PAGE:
When Tracey Marris went to the Gordan Spratt Reserve in Papamoa, New Zealand, she hardly expected to step into some peoples nightmare.
Tracey arrived to a large field of grass when she noticed something gleaming and flowing on top of the grass, but it wasn’t flowers. It turned out to be huge spider webs apparently spun by thousands of tiny spiders, according to SunLive.
“The web started at the top of the mound, which is up above the soccer fields,” Maris told SunLive. “It went almost right down to Papamoa College. I read an article about the same kind of thing a few years back where a whole heap of spiders created the same effect to escape flooding.”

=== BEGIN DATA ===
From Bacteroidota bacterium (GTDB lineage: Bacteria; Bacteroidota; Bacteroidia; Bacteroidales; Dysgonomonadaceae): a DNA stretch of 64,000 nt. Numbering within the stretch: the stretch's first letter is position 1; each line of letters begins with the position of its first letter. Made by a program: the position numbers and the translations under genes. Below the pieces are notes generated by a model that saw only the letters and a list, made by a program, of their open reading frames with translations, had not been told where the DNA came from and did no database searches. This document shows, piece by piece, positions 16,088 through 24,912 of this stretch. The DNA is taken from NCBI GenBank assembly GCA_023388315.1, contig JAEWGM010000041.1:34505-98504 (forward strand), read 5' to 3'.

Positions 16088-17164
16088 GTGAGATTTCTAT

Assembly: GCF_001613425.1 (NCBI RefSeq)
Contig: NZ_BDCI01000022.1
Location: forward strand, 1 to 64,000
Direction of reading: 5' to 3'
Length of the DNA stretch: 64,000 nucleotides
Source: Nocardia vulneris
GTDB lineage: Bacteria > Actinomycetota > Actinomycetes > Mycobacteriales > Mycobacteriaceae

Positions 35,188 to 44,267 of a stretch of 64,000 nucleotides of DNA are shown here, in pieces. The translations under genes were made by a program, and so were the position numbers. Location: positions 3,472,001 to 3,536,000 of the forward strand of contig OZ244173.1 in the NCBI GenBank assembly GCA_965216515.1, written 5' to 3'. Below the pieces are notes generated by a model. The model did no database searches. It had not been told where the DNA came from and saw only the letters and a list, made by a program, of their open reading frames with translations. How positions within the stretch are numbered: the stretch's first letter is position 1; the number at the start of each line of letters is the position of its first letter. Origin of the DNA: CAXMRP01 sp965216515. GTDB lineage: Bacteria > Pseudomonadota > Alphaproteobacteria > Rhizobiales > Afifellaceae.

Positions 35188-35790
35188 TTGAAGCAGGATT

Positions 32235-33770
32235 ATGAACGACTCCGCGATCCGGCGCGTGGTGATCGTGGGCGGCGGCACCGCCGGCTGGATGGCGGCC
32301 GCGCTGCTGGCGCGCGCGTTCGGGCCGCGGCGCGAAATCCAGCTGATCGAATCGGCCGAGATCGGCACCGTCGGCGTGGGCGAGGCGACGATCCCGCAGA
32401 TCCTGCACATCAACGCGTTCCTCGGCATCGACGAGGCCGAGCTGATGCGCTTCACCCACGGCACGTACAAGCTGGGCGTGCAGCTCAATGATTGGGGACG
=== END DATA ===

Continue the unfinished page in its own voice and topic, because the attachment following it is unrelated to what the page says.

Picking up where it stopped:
Marris and her family assumed surely there aren’t any spiders in there, but they were so wrong. They went to take a closer look, but started getting their feet stuck in all the web, and then they noticed “little black things on top,” Marris said, “literally thousands of them were everywhere.”
Canterbury Museum curator and spider expert, Cor Vink, says this type of behavior is actually quite common for spiders when there is flooding nearby. When water rises, spiders are forced to move to higher ground. This behavior has also been seen in Rowlett, Texas: